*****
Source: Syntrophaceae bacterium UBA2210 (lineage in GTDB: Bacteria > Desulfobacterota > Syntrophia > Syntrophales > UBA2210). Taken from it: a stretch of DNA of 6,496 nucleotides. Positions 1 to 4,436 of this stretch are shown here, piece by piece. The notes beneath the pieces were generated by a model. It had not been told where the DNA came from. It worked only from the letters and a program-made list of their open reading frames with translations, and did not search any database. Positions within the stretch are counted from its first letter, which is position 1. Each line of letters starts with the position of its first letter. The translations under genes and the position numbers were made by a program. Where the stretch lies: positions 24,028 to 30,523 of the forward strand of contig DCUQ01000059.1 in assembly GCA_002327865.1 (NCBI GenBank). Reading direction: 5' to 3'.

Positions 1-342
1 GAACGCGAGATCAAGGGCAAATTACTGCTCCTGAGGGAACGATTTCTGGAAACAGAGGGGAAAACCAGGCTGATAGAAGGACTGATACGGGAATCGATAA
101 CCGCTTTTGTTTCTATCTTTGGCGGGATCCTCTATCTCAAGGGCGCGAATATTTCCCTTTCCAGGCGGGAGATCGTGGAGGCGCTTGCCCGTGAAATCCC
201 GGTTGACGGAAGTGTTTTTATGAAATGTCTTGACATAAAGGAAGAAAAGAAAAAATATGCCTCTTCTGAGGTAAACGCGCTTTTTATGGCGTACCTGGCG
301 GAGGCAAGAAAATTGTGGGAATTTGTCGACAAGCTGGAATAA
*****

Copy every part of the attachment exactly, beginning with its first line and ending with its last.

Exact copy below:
Source: Syntrophaceae bacterium UBA2210 (lineage in GTDB: Bacteria > Desulfobacterota > Syntrophia > Syntrophales > UBA2210). Taken from it: a stretch of DNA of 6,496 nucleotides. Positions 1 to 4,436 of this stretch are shown here, piece by piece. The notes beneath the pieces were generated by a model. It had not been told where the DNA came from. It worked only from the letters and a program-made list of their open reading frames with translations, and did not search any database. Positions within the stretch are counted from its first letter, which is position 1. Each line of letters starts with the position of its first letter. The translations under genes and the position numbers were made by a program. Where the stretch lies: positions 24,028 to 30,523 of the forward strand of contig DCUQ01000059.1 in assembly GCA_002327865.1 (NCBI GenBank). Reading direction: 5' to 3'.

Positions 1-342
1 GAACGCGAGATCAAGGGCAAATTACTGCTCCTGAGGGAACGATTTCTGGAAACAGAGGGGAAAACCAGGCTGATAGAAGGACTGATACGGGAATCGATAA
101 CCGCTTTTGTTTCTATCTTTGGCGGGATCCTCTATCTCAAGGGCGCGAATATTTCCCTTTCCAGGCGGGAGATCGTGGAGGCGCTTGCCCGTGAAATCCC
201 GGTTGACGGAAGTGTTTTTATGAAATGTCTTGACATAAAGGAAGAAAAGAAAAAATATGCCTCTTCTGAGGTAAACGCGCTTTTTATGGCGTACCTGGCG
301 GAGGCAAGAAAATTGTGGGAATTTGTCGACAAGCTGGAATAA